That would be a grave strategic error, based on a fundamental misreading of Asian security dynamics. Most of China’s neighbors fear an unconstrained Chinese hegemon — and, if the US security presence were eliminated, that is precisely what they would face. “Asia for Asians” would be “Asia for the Chinese.”
It is difficult to imagine that Chinese policymakers, known for their sophistication and realism, could be pursuing a strategy that is not only unlikely to gain support from fellow Asians, but also is guaranteed to spark conflict with the US. Given this, it is likely — indeed, desirable — that “Asia for Asians” will remain a mere slogan.
In fact, Xi has lately toned down his description of China’s aims, recently telling Chinese Communist Party leaders: “We should increase China’s soft power, give a good Chinese narrative and better communicate China’s message to the world.”
However, even as rhetoric, the phrase “Asia for Asians” is problematic for historical reasons. In the 1930s, Japanese militarists used the idea of the “Greater East Asia Co-Prosperity Sphere” as a cover for their imperial ambitions and conquests.
The slogan was widely ridiculed, particularly in China, for its transparent absurdity.
This may help to explain the lukewarm reception that the concept of “Asia for Asians” has received this time around. The smartest thing for Chinese leaders to do would be to drop it, once and for all.
Minxin Pei is a professor of government at Claremont McKenna College and a non-resident senior fellow at the German Marshall Fund of the United States.
Copyright: Project Syndicate
With its passing of Hong Kong’s new National Security Law, the People’s Republic of China (PRC) continues to tighten its noose on Hong Kong. Gone is the broken 1997 promise that Hong Kong would have free, democratic elections by 2017. Gone also is any semblance that the Chinese Communist Party (CCP) plays the long game. All the CCP had to do was hold the fort until 2047, when the “one country, two systems” framework would end and Hong Kong would rejoin the “motherland.” It would be a “demonstration-free” event. Instead, with the seemingly benevolent velvet glove off, the CCP has revealed its true iron
At the end of last month, Paraguayan Ambassador to Taiwan Marcial Bobadilla Guillen told a group of Chinese Nationalist Party (KMT) legislators that his president had decided to maintain diplomatic ties with Taiwan, despite pressure from the Chinese government and local businesses who would like to see a switch to Beijing. This followed the Paraguayan Senate earlier this year voting against a proposal to establish ties with China in exchange for medical supplies. This constituted a double rebuke of the Chinese Communist Party’s (CCP) diplomatic agenda in a six-month span from Taiwan’s only diplomatic ally in South America. Last year, Tuvalu rejected an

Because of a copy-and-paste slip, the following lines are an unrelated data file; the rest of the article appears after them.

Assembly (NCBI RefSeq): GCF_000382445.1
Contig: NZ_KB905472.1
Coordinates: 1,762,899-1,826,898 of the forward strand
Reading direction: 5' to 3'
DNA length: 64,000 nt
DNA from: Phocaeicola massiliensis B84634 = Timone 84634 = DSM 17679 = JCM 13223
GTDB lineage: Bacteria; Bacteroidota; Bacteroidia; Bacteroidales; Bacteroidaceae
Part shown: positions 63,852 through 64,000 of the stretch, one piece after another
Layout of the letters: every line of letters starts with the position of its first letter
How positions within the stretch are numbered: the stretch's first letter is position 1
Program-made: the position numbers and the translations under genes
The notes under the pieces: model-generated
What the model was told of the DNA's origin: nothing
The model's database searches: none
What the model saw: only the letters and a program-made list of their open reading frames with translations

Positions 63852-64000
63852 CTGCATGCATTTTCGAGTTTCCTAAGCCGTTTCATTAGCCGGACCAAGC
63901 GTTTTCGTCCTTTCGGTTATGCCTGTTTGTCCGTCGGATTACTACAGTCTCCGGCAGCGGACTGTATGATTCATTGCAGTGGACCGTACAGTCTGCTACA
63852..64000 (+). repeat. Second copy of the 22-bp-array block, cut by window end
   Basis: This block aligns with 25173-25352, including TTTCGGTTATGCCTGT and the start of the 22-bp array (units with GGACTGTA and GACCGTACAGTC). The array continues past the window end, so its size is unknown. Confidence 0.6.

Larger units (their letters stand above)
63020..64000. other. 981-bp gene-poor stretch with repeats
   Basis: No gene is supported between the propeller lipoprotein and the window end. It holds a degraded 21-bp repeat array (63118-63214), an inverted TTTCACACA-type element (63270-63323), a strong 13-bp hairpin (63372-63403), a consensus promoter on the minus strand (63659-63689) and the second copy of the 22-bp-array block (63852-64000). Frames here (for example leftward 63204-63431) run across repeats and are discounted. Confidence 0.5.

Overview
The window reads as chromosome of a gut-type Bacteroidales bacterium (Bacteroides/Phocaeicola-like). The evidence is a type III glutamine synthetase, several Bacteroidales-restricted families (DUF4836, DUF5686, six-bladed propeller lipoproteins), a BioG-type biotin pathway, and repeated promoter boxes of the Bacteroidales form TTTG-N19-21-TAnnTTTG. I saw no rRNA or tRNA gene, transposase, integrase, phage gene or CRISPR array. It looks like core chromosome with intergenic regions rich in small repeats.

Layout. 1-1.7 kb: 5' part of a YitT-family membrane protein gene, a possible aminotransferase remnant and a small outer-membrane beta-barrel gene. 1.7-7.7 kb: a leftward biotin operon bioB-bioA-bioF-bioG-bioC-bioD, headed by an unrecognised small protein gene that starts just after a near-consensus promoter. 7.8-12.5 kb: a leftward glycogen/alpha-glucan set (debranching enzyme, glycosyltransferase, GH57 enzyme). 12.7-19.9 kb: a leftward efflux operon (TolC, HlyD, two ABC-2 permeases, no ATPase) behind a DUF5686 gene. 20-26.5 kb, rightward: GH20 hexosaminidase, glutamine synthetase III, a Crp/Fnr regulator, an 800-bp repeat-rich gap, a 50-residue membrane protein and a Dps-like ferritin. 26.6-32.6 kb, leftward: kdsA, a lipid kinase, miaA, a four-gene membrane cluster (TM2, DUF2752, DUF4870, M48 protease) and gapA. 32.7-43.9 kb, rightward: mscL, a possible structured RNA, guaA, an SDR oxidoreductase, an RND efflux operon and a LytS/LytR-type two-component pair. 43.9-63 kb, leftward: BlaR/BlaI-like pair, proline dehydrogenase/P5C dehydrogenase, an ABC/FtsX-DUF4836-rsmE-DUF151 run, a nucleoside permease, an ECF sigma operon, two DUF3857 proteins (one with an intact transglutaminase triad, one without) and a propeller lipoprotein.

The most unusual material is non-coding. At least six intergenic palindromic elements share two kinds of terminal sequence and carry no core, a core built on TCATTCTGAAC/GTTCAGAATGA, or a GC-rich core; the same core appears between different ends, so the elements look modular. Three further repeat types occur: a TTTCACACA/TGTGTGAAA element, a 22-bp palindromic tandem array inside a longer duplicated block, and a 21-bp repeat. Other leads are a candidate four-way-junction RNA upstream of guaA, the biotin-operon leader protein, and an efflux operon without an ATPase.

US President Donald Trump’s administration on Friday last week announced it would impose sanctions on the Xinjiang Production and Construction Corps, a vast paramilitary organization that is directly controlled by the Chinese Communist Party (CCP) and has been linked to human rights violations against Uighurs and other ethnic minorities in Xinjiang. The sanctions follow US travel bans against other Xinjiang officials and the passage of the US Hong Kong Autonomy Act, which authorizes targeted sanctions against mainland Chinese and Hong Kong officials, in response to Beijing’s imposition of national security legislation on the territory. The sanctions against the corps would be implemented
US President Donald Trump on Thursday issued executive orders barring Americans from conducting business with WeChat owner Tencent Holdings and ByteDance, the Beijing-based owner of popular video-sharing app TikTok. The orders are to take effect 45 days after they were signed, which is Sept. 20. The orders accuse WeChat of helping the Chinese Communist Party (CCP) review and remove content that it considers to be politically sensitive, and of using fabricated news to benefit itself. The White House has accused TikTok of collecting users’ information, location data and browsing histories, which could be used by the Chinese government, and pose